Environmental groups pleaded for more precaution and much lower harvest limits, arguing that the stock assessment shows the stock to be at low and declining levels. National Marine Fisheries Service (NMFS) declared the northern sardine subpopulation as ‘overfished’ in 2019, triggering the Council to develop a rebuilding plan.

“We greatly appreciate the expressions of concern from the management team and advisory subpanel, and the Council’s action based on those concerns.” said Diane Pleschner-Steele, Executive Director of the California Wetfish Producers Association (CWPA).

“This confict is between what fishermen say is out there, based on what they see, and what biologists say, based on insufficient science,” Pleschner-Steele explained.

Both fishermen and independent scientific surveys have documented sardine recruitment and growing abundance since 2015. But NOAA’s sardine acoustic trawl surveys have not seen it, and those surveys have largely driven the stock assessments in recent years.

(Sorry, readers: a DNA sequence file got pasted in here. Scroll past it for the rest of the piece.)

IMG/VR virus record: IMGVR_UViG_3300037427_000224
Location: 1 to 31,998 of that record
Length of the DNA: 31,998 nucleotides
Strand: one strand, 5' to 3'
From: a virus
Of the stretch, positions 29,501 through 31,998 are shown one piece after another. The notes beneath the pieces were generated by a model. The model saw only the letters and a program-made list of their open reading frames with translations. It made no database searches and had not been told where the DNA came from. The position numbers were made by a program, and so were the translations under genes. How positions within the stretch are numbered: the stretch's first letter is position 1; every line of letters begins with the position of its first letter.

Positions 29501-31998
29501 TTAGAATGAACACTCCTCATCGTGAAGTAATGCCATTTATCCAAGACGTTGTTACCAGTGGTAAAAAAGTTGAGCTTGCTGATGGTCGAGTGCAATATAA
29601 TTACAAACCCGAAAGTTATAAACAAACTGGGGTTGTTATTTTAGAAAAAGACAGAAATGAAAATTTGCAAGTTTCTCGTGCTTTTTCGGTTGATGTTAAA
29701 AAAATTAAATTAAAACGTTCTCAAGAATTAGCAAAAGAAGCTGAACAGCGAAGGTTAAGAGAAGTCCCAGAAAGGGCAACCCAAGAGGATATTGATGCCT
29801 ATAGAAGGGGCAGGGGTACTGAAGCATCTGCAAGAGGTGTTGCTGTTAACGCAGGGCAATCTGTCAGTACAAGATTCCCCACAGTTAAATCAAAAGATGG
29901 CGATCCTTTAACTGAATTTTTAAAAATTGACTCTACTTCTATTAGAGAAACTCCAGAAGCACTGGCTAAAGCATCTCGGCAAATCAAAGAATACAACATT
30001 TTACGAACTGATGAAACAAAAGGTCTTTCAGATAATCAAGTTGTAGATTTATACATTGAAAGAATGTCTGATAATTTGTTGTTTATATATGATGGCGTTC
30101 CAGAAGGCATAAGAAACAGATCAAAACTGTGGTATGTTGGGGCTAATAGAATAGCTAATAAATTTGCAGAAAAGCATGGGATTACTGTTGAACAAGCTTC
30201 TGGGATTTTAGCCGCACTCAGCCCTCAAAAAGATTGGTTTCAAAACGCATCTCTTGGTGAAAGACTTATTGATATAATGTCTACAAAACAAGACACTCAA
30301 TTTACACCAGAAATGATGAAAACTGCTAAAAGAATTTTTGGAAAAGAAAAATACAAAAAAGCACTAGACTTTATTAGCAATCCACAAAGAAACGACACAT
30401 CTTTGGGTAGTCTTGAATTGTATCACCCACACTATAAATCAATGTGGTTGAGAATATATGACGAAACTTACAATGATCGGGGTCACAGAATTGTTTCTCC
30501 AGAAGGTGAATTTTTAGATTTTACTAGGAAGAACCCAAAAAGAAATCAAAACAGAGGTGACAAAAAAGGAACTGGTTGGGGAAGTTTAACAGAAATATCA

Pleschner-Steele notes, “the model used to predict biomass has not updated the age data from the fishery since 2015, because the directed fishery has been closed since that time.”

Faced with this Catch-22, CWPA submitted an application for an Exempted Fishing Permit (EFP) to NMFS to coordinate a closely-controlled directed fishing effort to capture sardine schools throughout the year. The California Department of Fish and Wildlife (CDFW) has agreed to sample and age all the landings and provide that data for the next stock assessment. The Council unanimously supported that last weekend.

A core managment problem is that Pacific sardines have been considered by federal scientists to be of two groups: a northern stock and a southern stock, separated by a temperature line in the water. The northern stock are thought to be found in water colder than 62 degrees F and southern stocks in warmer water.

Southern stocks are assumed to be migrating from Mexico, but if caught in the U.S. are subtracted from the northern sardine stock assessment, Pleschner-Steele explained.

The CPS management team recommended a year ago that the Council “review the basis for the habitat model and refine estimates of both the catch and biomass attributable to the NSP (northern subpopulation) and SSP (southern subpopulation).”